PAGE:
When you have heel pain, it usually comes on gradually, with wear-and-tear over time, getting worse unless it’s treated. Experienced podiatrist and foot and ankle surgeon Gerald D. Austin, DPM, diagnoses and treats heel pain at his office in San Jose, California. To get relief from your heel pain, call the most convenient office for you or use the online booking tool today.
Heel pain most often results from an injury or chronic condition and affects the bottom or back of your heel. Whatever the diagnosis, the cause often has something to do with overuse or wear-and-tear.
The most common causes of heel pain include:
Plantar fasciitis is one of the most common causes of heel pain. It’s an inflammation of the plantar fascia, the band of tissue that connects your heel bone to your toes and supports the arches of your feet. Inflammation results when there are more stress and tension than the tissue can handle.
Often, plantar fasciitis accompanies heel spurs or bony deposits. Heel spurs themselves do not cause pain in many cases but could contribute to inflammation.
Plantar fasciitis often affects distance runners, especially those who do not alternate running with other forms of exercise, as well as people whose jobs require them to stand for long periods.
A stress fracture is a tiny hairline crack in a bone that results from repetitive stress or overuse. The idea of overuse is relative and depends on the person. Not everyone’s heels can handle the same level of stress, so stress fractures happen when you put much more pressure on your feet than you’re used to or can handle.
Achilles tendinitis is an overuse injury of the Achilles tendon, which runs from your calf to your heel bone. Achilles tendinitis often affects distance runners who suddenly and drastically increase the intensity or distance of their runs or middle-aged people who only play sports on weekends (“weekend warriors”).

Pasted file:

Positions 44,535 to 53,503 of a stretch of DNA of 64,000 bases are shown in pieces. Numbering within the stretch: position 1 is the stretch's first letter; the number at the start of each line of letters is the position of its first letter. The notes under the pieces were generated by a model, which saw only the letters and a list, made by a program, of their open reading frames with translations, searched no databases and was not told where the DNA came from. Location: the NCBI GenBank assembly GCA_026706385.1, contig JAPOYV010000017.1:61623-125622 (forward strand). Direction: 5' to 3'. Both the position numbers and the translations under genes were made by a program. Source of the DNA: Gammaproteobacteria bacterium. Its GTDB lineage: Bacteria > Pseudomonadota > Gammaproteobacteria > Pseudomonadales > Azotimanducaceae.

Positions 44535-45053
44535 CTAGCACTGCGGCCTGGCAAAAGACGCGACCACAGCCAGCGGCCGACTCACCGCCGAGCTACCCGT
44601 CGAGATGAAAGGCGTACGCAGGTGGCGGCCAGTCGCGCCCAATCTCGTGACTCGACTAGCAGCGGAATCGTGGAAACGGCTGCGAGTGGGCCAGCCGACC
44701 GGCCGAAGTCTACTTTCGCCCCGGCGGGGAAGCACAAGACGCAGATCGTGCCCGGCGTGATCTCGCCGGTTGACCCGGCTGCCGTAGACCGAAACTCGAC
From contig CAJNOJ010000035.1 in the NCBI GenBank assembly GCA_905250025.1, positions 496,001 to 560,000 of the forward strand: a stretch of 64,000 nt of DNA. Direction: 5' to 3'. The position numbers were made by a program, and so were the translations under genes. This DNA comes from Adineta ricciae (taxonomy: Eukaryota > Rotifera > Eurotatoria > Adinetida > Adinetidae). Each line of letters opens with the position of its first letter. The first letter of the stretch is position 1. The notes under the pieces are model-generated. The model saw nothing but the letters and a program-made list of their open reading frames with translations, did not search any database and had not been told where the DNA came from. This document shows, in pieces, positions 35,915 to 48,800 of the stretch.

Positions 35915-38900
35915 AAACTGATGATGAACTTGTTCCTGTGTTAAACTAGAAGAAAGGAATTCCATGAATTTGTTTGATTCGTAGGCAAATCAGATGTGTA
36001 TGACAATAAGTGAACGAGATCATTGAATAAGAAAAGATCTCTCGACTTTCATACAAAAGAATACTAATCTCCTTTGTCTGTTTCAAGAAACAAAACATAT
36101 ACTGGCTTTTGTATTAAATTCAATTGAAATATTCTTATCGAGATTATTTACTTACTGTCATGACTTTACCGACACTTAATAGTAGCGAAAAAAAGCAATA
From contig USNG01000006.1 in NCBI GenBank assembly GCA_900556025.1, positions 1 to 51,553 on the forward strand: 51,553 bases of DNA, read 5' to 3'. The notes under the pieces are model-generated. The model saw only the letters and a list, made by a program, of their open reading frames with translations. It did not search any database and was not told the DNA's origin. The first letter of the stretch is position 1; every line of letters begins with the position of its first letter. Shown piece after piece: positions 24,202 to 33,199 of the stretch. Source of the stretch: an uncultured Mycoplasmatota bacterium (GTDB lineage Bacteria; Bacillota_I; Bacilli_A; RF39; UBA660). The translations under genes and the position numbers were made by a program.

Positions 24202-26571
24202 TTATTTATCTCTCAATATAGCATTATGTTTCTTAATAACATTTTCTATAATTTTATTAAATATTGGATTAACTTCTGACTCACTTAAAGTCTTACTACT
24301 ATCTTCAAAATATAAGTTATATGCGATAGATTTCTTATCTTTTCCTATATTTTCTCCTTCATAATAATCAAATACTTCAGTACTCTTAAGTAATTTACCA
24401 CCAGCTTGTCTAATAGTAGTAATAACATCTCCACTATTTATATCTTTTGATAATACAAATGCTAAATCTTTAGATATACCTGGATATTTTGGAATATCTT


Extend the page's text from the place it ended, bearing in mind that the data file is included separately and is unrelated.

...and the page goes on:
Though plantar fasciitis is the culprit in most cases of heel pain, Dr. Austin makes sure to rule out other conditions, including stress fractures. He examines your foot to locate the pain and asks specific questions about your pain, such as if your foot feels stiff or sensitive in the morning and whether it hurts more after walking.
If your exam doesn’t diagnose plantar fasciitis or another condition such as Achilles tendinitis, Dr. Austin may order an MRI or X-ray to determine the cause.
Treatment for heel pain depends on the condition causing it, but generally, treatment involves both controlling the pain and learning strategies to avoid future injuries.
If Dr. Austin diagnoses you with an inflammatory condition such as plantar fasciitis, he may prescribe pain medication (including injections of steroids), recommend custom orthotics to keep your heel in place, and/or teach you stretches to improve your flexibility.
Dr. Austin can treat stress fractures by fitting you for a walking boot or crutches, so you can get around without putting pressure on your foot as it heels. He develops a plan for returning you to your usual activities and discusses strategies to avoid further stress fractures, including supportive footwear.
He also asks about your exercise routine and may recommend performing more varied forms of exercise that put less repetitive stress on your feet or slowly increasing the intensity of your exercise.
As an experienced foot and ankle surgeon, Dr. Austin can perform surgery to correct persistent heel pain if necessary, including surgery to remove the heel spurs that accompany plantar fasciitis.
If heel pain is interfering with your everyday life, call Dr. Austin for expert treatment or schedule an appointment online today.